TM: Yes, it’s a kind of repetition also. But you can look at one done by hand. I wanted to make five meters. This is a five-meter shape formed from vinyl.
HUO: So they are very big, like scrolls.
TM: This is for a big space, so I made it big. But I am always a little bit against mechanizing it, so until I have a malady, I will still do everything by hand.
HUO: And then you also draw sketches.
TM: A lot of sketches, yes. And smaller kinds of—
TM: No, they are all ordinary.
HUO: And do you give your works titles?
TM: Yes, the titles are sometimes streams.
HUO: And the streams come from the connection to water.
TM: Water and light. Beaucoup here. This is—you can’t believe.
All the antiques. Sometimes the title adds to the idea.
HUO: What is the biggest drawing you’ve made?
TM: About thirteen meters.
HUO: But it is on canvas. It looks incredibly fragile, yet it’s stable.
TM: I’ve kept everything since I started. I have everything.
HUO: Do you have any unrealized projects? For instance, projects that were too big to be realized, or dreams?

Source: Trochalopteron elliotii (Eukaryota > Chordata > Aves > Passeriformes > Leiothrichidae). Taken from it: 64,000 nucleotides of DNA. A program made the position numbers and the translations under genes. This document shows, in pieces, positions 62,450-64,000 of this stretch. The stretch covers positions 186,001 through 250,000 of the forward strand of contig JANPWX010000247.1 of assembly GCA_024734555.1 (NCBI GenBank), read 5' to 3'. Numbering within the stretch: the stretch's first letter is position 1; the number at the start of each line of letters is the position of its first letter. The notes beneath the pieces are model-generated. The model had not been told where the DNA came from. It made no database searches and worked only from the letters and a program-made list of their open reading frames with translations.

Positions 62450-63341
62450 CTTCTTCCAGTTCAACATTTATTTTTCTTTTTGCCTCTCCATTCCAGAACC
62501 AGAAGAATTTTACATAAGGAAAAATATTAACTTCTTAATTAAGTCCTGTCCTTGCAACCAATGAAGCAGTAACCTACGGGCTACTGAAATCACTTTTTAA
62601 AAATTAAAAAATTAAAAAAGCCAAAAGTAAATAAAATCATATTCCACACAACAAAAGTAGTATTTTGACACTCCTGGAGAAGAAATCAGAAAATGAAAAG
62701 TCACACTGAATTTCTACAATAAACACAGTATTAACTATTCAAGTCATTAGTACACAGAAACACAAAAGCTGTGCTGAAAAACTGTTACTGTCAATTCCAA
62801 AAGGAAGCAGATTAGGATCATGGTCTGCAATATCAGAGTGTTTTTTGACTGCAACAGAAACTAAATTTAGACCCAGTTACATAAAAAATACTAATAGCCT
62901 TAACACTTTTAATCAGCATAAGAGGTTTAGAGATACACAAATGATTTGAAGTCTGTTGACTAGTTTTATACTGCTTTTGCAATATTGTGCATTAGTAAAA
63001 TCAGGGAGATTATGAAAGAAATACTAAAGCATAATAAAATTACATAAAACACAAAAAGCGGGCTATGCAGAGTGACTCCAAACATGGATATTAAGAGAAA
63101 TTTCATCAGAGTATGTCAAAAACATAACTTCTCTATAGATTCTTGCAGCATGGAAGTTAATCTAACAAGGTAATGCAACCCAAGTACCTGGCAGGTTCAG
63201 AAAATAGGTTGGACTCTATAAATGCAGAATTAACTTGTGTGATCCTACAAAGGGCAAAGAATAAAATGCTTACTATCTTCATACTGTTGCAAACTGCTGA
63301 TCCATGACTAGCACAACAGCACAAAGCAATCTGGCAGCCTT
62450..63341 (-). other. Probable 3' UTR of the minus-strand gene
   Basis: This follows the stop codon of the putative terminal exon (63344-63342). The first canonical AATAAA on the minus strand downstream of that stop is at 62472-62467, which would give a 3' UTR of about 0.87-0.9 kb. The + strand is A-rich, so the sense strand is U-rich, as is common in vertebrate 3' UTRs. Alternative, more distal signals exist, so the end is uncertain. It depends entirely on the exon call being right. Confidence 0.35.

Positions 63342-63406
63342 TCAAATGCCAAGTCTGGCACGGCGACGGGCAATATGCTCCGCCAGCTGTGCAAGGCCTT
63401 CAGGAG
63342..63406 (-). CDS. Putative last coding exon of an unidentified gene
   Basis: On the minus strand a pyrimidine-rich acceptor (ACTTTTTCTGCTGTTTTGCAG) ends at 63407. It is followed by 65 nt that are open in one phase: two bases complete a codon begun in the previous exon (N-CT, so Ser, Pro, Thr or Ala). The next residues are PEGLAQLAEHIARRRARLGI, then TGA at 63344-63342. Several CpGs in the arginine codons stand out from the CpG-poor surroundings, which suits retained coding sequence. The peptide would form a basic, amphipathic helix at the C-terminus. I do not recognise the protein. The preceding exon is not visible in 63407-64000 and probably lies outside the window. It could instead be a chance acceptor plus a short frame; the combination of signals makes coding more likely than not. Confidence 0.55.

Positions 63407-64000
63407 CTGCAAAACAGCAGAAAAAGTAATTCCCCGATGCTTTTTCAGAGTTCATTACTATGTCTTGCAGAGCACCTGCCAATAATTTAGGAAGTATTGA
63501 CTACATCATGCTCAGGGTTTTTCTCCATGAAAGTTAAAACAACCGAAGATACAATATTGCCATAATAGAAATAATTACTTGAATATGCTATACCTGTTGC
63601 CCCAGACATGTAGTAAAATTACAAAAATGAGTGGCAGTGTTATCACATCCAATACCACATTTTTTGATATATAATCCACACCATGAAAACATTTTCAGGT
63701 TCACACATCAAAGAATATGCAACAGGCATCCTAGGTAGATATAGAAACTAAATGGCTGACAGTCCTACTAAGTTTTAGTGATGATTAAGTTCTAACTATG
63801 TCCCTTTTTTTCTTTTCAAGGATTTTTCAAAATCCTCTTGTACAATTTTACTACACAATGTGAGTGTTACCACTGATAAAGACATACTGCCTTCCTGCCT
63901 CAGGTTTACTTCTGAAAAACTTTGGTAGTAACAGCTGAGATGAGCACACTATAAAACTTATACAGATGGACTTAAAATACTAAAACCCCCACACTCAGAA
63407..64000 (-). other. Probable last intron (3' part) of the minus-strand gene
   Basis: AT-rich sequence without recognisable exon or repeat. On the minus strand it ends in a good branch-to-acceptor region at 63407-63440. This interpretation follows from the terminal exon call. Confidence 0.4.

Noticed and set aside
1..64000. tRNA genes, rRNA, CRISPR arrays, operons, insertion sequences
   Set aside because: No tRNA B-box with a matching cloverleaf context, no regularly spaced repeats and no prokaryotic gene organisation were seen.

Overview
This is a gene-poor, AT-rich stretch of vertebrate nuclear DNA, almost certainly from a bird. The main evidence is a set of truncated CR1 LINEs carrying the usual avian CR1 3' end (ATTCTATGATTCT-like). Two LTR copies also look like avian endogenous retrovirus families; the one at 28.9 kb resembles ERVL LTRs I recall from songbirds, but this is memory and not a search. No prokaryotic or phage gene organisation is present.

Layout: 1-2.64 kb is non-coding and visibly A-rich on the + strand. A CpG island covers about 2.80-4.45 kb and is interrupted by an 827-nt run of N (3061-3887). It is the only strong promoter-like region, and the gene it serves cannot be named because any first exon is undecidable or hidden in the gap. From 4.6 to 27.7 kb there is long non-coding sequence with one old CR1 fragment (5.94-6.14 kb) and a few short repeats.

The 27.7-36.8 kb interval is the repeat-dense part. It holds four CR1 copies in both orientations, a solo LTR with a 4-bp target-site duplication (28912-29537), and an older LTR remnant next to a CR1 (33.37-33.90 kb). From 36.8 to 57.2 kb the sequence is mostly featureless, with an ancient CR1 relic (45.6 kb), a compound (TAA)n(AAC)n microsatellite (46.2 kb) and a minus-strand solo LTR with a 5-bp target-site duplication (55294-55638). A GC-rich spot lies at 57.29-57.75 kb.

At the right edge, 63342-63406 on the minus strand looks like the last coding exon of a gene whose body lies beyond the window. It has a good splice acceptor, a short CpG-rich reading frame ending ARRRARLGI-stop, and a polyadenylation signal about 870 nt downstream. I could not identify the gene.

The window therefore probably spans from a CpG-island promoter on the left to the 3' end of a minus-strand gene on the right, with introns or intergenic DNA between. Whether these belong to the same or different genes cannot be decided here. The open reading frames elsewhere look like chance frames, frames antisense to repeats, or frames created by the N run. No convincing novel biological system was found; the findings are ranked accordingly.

TM: What do you mean?
HUO: Things you haven’t done yet. Are you dreaming of something you’d like to do that you’ve never been able to do?
TM: No, I don’t think so.
HUO: One last question. Rainer Maria Rilke wrote this little book, Advice to a Young Poet. What would be your advice to a young artist?
TM: Art is special, and it never goes away, I hope. When humans are finished maybe it will die, but while humans are alive, art is also.
HUO: But what would you tell a young artist?
TM: Don’t be influenced so much by information.
HUO: It’s more about inside?
TM: Inside yourself. Influence yourself. That is my advice.
Takesada Matsutani (1937, Osaka) lives and works in Paris, and Nishinomiya, Japan. From the early 1960s until the 1970s Matsutani was a key member of the “second generation” of the influential postwar Japanese art collective, the Gutai Art Association. After the Gutai group disbanded in 1972, Matsutani eased into a radical yet consistent new body of work, informed by his experience at Atelier 17. Faithful to his Gutai roots, he strove to identify and convey the essential character of vinyl glue with graphite, that were to become his signature materials.
Hans Ulrich Obrist (1968, Zurich) is Artistic Director of the Serpentine Galleries, London. Prior to this, he was the Curator of the Musée d’Art Moderne de la Ville de Paris. Since his first exhibition World Soup (The Kitchen Show) in 1991, he has curated more than 300 shows.
Originally published on Mousse 65